MICHELE NORRIS, host:

This is ALL THINGS CONSIDERED from NPR News. I'm Michele Norris.

MELISSA BLOCK, host:

And I'm Melissa Block.

The mountains and valleys of Appalachia bear the scars of a common practice: mountaintop removal mining. It's a cheap and easy way to get coal out of the ground, but it is messy and it's inspired a lot of controversy and lawsuits. Now a team of scientists is saying the evidence of environmental damage is so overwhelming, that the practice should be stopped.

NPR's Christopher Joyce explains.

CHRISTOPHER JOYCE: You can say this for mountaintop removal mining: The name is dead on. That's exactly what mining companies do. They strip the trees from the top of the mountain, blast off the rock or overburden and dig down to get the coal below. It's pretty efficient and cheap to mine this way, but a big problem is the coarse rock that used to be the mountaintop. It's got to go somewhere, and in Appalachia, that means down the mountainside. It becomes what's called valley fill.

Margaret Palmer is a biologist with the University of Maryland Center for Environmental Science who studied what happens in a valley fill.

Ms. MARGARET PALMER (Biologist, University of Maryland for Environmental Science): You expose material that, when it rains and water percolates through that, it dissolves a lot of chemicals, and those are very persistent in the streams below valley fill sites.

JOYCE: Chemicals like selenium, which can harm fish and other aquatic life; and sulfates, which alter the water chemistry. The scientists say many organisms in these valley streams, from algae to fish and birds, could be seriously harmed.

Writing in the journal Science, Palmer and 11 other scientists reviewed research on the biological effects of mountaintop mining. They say those chemicals stick around.

Ms. PALMER: Even after a site has been reclaimed and attempts have been made to re-vegetate it, the streams that remain below that that weren't filled have high levels of all sorts of nasty things.

JOYCE: So, they say mountaintop mining should be stopped. In fact, the Environmental Protection Agency has been holding up almost 80 permits for new mines to give them extra environmental scrutiny. And at a Senate hearing last year, EPA water expert John Randy Pomponio said the agency doesn't really know how bad the stream damage is.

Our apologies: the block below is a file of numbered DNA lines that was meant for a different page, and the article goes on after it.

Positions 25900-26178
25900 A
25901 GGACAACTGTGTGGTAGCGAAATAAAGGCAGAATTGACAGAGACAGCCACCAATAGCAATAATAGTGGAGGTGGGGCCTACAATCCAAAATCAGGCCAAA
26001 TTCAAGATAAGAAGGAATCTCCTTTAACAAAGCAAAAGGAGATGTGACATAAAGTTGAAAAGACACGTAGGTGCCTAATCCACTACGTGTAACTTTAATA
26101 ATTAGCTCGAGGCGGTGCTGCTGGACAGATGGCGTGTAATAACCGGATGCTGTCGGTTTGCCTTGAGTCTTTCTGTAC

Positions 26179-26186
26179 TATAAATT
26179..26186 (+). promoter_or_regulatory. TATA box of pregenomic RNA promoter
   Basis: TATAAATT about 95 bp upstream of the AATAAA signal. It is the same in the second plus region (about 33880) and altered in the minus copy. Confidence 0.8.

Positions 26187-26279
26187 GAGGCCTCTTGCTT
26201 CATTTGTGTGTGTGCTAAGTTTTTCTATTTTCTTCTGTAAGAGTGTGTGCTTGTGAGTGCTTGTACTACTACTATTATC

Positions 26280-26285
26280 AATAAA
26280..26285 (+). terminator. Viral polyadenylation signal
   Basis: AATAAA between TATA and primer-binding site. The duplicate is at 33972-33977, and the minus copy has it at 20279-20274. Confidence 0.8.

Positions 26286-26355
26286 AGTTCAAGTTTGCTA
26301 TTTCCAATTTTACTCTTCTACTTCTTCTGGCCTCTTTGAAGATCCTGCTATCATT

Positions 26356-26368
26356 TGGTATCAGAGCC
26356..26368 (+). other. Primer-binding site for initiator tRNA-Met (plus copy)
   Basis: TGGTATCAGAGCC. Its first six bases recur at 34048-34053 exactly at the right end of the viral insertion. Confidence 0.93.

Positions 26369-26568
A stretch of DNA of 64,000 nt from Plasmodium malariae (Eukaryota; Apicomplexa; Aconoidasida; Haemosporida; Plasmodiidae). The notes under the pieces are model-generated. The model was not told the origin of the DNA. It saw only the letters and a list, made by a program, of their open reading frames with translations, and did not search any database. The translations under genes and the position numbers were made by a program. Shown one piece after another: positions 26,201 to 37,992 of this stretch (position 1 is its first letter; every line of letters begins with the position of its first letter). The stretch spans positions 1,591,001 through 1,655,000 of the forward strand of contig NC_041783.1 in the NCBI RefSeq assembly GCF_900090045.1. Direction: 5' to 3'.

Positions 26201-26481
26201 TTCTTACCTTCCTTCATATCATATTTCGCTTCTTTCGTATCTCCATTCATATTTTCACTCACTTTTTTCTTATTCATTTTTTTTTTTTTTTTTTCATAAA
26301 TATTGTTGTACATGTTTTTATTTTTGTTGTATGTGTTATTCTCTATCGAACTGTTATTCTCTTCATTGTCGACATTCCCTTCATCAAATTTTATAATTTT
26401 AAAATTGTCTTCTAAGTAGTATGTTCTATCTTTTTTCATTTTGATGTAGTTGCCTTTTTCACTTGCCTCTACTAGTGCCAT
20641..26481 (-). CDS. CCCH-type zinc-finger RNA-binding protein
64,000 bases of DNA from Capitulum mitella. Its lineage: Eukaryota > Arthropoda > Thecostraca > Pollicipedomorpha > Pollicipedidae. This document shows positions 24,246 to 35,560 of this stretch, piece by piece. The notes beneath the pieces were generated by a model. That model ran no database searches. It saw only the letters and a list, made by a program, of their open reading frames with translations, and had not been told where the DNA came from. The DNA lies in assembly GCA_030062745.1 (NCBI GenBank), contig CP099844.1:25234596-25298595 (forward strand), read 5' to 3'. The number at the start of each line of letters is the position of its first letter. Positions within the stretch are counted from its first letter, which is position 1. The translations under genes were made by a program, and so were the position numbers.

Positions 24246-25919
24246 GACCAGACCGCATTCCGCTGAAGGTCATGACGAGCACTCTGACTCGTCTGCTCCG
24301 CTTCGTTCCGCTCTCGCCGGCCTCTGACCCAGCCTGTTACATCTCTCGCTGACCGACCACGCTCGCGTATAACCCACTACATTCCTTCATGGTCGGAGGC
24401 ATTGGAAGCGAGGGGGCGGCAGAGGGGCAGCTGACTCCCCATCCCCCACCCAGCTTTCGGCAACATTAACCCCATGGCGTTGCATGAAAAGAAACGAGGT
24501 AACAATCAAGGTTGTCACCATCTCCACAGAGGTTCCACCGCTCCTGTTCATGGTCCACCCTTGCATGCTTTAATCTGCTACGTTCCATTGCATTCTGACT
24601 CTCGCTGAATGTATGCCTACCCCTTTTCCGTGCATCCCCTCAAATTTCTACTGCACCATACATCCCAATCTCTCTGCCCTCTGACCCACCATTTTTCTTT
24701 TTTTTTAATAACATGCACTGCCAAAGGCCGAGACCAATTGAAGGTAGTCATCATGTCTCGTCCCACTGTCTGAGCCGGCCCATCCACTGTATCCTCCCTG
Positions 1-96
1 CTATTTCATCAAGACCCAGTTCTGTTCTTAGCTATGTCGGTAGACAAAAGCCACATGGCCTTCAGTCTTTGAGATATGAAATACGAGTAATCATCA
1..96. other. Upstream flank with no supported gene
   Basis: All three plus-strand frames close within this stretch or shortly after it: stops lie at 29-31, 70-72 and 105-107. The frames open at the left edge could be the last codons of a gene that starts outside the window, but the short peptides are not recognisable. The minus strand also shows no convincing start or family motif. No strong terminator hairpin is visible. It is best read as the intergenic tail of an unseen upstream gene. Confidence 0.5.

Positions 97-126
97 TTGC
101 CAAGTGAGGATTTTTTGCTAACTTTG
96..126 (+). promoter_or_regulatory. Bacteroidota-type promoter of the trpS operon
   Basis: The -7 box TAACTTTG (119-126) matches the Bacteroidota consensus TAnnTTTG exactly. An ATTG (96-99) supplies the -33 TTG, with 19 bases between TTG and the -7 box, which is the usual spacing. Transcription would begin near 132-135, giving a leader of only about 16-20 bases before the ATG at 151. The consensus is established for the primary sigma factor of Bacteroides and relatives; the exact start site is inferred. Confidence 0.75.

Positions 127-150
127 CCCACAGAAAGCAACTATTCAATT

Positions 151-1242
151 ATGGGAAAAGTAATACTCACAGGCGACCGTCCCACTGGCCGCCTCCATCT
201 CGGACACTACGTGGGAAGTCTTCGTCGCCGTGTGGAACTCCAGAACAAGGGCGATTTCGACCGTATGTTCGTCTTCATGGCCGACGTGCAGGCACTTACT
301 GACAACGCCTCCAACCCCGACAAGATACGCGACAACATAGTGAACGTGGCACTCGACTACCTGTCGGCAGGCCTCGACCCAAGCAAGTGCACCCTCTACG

Mr. JOHN RANDY POMPONIO (Water Expert, Environmental Protection Agency): These little streams are like capillaries in your blood system. They are what travel through the landscape and capture the pollutants, clean those pollutants, and we frankly don't know where the tipping point is in losing one stream, five streams, 18 streams in a particular watershed.

JOYCE: Pomponio told the Senate that mines in some valleys are so large now, their footprint covers as much as one-third of the watershed, a watershed being the whole area through which water flows into a valley. He also said the EPA has not done a good job of assessing the cumulative effect of all this mining.

While the EPA reviews the science, the mining industry in West Virginia is growing unhappy with the go-slow approach. Randy Huffman is secretary of the state's Department of Environmental Protection.

Mr. RANDY HUFFMAN (Secretary, Department of Environmental Protection, West Virginia): They just shut everything down, basically, and it kind of turned industry on its head.

JOYCE: Huffman says new requests for mining permits in West Virginia are getting closer inspection from his department and some should go ahead while regulators are looking for solutions. As for the pollutants the scientists listed, he says they've created a worst-case scenario.

Mr. HUFFMAN: If you wanted to look at 30 years of coal mining in Appalachia and pick out the worst of everything that's ever happened and put it on two pages, you can do that and it looks like that's what's been done.

JOYCE: Environmental and citizens groups in Appalachia have been suing for years to stop mountaintop mining with mixed success. But Huffman says even if mountaintop mining were outlawed, that wouldn't keep other sources of mine waste out of valleys.

Mr. HUFFMAN: We have valley fills associated with every type of mining, including underground mining.

JOYCE: But according to scientists who've studied the region's streams, mountaintop mining is responsible for the most of the damage.

Christopher Joyce, NPR News.

Copyright © 2010 NPR. All rights reserved. Visit our website terms of use and permissions pages at www.npr.org for further information.

NPR transcripts are created on a rush deadline by a contractor for NPR, and accuracy and availability may vary. This text may not be in its final form and may be updated or revised in the future. Please be aware that the authoritative record of NPR’s programming is the audio.

Comments

 

Please keep your community civil. All comments must follow the NPR.org Community rules and terms of use, and will be moderated prior to posting. NPR reserves the right to use the comments we receive, in whole or in part, and to use the commenter's name and location, in any medium. See also the Terms of Use, Privacy Policy and Community FAQ.